The 12th grade learning experience consists of 7 mostly month-long units aligned to the Common Core State Standards, with available course material for teachers and students easily accessible online. Over the course of the year there is a steady progression in text complexity levels, sophistication of writing tasks, speaking and listening activities, and increased opportunities for independent and collaborative work. Rubrics and student models accompany many writing assignments.Throughout the 12th grade year, in addition to the Common Read texts that the whole class reads together, students each select an Independent Reading book and engage with peers in group Book Talks. Language study is embedded in every 12th grade unit as students use annotation to closely review aspects of each text. Teacher resources provide additional materials to support each unit.
Students will consider the different ways that humor can be used by a writer to criticize people, practices, and institutions that he or she thinks are in need of serious reform. Students will read satirists ranging from classical Rome to modern day to examine how wit can be used to make important points about culture.
Students research an aspect of modern life that they would like to lampoon.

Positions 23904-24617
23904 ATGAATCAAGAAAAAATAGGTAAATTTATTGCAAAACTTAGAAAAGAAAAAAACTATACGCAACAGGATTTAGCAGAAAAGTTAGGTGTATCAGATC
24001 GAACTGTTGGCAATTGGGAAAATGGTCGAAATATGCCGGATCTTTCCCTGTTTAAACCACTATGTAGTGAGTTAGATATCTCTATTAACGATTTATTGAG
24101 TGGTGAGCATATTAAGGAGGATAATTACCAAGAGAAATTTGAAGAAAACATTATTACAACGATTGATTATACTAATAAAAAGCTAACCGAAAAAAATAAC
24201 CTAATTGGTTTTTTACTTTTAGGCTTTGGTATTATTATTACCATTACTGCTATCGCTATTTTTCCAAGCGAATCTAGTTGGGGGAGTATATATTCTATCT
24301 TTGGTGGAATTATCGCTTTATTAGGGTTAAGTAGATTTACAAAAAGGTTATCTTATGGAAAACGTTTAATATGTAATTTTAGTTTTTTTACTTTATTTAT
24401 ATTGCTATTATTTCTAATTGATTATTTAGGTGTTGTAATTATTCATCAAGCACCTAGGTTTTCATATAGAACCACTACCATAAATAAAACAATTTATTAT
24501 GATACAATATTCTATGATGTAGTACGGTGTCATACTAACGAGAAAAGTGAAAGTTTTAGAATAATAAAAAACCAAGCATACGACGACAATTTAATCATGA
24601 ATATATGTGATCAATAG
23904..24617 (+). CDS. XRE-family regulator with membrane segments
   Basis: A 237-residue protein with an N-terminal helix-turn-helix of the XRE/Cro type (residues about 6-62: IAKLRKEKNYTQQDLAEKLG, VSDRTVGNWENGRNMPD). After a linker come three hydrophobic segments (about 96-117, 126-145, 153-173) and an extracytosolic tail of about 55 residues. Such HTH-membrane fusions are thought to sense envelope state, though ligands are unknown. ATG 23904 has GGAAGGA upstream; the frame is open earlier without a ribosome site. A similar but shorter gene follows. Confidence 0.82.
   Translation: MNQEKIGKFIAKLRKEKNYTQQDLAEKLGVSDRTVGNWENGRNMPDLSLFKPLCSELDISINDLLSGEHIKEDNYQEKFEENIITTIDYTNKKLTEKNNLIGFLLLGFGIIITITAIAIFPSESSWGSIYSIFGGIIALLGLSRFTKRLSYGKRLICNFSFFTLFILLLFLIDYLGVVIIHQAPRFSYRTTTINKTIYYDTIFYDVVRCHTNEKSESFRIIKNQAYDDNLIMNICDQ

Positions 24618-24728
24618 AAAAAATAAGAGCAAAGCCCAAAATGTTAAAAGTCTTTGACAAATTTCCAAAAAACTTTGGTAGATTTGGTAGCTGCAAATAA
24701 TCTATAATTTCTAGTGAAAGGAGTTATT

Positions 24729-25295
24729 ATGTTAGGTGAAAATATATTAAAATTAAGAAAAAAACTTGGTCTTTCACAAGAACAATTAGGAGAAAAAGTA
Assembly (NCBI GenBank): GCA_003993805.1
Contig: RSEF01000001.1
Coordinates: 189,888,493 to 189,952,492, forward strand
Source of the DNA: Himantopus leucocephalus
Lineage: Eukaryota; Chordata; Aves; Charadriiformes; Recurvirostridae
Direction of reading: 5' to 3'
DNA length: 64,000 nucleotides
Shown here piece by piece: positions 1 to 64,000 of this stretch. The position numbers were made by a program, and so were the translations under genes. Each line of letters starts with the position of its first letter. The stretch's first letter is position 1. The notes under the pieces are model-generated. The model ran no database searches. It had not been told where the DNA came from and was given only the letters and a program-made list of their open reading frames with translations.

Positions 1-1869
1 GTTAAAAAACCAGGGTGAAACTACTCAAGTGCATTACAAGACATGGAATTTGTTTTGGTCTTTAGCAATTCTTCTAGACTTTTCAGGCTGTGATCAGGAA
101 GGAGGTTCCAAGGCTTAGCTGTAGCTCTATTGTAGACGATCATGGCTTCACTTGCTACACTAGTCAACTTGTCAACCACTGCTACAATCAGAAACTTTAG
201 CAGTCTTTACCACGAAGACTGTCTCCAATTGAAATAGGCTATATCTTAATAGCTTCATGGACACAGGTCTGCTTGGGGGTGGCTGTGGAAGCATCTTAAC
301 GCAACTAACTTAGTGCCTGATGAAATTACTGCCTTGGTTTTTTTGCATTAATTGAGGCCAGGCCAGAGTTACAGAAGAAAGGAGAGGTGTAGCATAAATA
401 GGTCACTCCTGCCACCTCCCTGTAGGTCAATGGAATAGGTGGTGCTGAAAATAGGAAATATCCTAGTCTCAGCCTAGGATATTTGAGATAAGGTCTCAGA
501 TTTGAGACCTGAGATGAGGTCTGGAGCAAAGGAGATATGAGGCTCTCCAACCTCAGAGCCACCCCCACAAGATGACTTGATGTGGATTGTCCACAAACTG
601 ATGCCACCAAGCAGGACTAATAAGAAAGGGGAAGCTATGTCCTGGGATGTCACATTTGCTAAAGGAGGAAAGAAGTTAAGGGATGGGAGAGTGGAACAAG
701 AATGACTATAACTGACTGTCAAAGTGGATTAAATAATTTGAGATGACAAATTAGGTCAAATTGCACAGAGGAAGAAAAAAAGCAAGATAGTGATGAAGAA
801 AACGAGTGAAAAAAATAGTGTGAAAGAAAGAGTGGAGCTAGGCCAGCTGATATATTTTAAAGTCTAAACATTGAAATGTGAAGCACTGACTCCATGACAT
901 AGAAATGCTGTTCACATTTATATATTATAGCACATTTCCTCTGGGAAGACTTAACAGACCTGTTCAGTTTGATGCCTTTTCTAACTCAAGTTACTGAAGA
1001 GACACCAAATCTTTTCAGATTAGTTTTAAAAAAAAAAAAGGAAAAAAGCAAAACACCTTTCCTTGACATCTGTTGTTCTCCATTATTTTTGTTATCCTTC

Students read from satirists across history to absorb the style and forms of humor and institutions satirized.
Students write their own satire, drawing on techniques of famous satirists to criticize their targets.
These questions are a guide to stimulate thinking, discussion, and writing on the themes and ideas in the unit. For complete and thoughtful answers and for meaningful discussions, students must use evidence based on careful reading of the texts.
What is satire, and when is it too harsh?
How can humor and irony make you more persuasive?
What do you think is funny? How far would you go to satirize it?
Who gets more reaction—satirists or protestors?
Students continue to look at “Once Upon a Time.” They’ll consider what makes the story so powerful and what makes it a Juvenalian satire.